The Blue Dogs say they oppose Miller’s initiative out of concern for the integrity of the 2005 Bankruptcy Bill-a telling justification. Under that odious law, millionaires can shield their mansions from creditors, and corporate executives (think: Enron guys) can prevent ripped-off shareholders and employees from seizing their holdings. Harvard’s Elizabeth Warren notes that the law also “permits people with vacation homes and investment property to rework their mortgages in bankruptcy.”
But regular homeowners? Sorry-without Miller’s legislation, judges are barred from defending you against the vultures.
Blue Dog Democrats cite the social conservatism of their rural and exurban districts as the reason for such high-profile stands against their party. Somehow, we are expected to believe that their constituents’ anti-abortion or pro-gun views mean those same constituents want Congress to help banks throw people out of their homes. But since when did any voters-conservative or otherwise-support that kind of thing?
Since never, of course. “Conservatism” is being used as the cover for corruption.
As National Journal reports, corporate lobbyists “knew exactly who to go to in order to stop the [foreclosure relief] bill in its tracks: the Blue Dog Coalition.” These lawmakers are the mercenaries’ go-to crew not because of any principled ideology, but because they have been big recipients of campaign cash from the finance and real estate industries.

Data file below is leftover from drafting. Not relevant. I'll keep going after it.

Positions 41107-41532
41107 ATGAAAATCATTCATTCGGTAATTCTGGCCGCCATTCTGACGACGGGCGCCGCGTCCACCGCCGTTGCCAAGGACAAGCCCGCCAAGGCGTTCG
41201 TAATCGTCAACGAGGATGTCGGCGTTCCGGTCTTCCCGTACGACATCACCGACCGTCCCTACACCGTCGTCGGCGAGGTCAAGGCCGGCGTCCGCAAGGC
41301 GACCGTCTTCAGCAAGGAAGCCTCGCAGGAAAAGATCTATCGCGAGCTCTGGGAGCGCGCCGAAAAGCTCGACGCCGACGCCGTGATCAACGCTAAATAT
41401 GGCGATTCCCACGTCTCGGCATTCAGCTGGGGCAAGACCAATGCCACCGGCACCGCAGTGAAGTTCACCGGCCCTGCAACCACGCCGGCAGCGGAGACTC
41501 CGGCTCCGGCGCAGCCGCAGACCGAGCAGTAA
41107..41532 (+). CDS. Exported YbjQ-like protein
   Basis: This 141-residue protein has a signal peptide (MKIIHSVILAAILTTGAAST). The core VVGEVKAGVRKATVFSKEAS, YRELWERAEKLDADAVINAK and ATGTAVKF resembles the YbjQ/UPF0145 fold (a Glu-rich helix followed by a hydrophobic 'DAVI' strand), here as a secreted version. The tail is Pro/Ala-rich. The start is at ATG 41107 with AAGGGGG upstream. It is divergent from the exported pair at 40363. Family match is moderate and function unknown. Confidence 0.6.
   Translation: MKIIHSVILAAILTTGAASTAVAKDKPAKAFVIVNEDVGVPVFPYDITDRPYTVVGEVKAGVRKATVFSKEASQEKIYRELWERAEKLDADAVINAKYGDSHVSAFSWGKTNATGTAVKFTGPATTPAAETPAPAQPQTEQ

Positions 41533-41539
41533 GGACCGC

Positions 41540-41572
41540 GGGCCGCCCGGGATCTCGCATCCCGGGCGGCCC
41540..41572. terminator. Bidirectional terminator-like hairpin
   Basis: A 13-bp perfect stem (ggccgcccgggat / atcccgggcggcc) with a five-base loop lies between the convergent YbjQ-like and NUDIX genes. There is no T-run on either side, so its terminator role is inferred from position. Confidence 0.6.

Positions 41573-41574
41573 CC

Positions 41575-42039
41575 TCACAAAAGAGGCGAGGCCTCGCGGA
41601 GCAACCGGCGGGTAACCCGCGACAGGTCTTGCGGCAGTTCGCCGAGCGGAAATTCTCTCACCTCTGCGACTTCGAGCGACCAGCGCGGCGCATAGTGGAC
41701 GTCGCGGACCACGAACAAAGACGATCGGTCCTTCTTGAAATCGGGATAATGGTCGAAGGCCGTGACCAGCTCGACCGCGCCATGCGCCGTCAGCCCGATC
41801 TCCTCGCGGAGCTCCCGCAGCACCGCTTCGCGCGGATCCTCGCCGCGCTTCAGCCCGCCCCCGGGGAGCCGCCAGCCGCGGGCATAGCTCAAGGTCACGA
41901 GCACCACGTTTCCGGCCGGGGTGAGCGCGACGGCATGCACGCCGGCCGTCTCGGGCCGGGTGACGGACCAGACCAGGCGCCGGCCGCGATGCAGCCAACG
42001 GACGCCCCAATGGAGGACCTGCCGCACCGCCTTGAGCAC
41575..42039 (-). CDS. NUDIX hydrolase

Of course, this is only the most recent example of pay-to-play shenanigans on banking issues.
In 2005, 20 “New” Democrats-another group billed as “conservative”-signed a letter demanding the passage of the original Bankruptcy Bill. Those Democrats had pocketed a combined $750,000 from the financial industry.
That same year, the Senate cast a “conservative” vote defeating a bill limiting credit card interest rates to a whopping 30 percent-a modest measure to say the least. Eighteen Republican and Democratic lawmakers voting against the measure had previously voted for a tougher interest cap. What changed? They received about $2 million from the credit card and banking industries in the interim.
Still, this new Blue Dog letter takes the cake for sheer brazenness. Why? Because the current mortgage crisis is especially hitting the kinds of exurban and rural districts these “conservative” Democrats purport to speak for.
The Atlantic Monthly’s Matthew Yglesias recently reviewed foreclosure data and found that “the hardest-hit areas are the high-growth fringes of vibrant metro areas”-the exurbs that Blue Dog signatories like Illinois Rep. Melissa Bean (D) represent.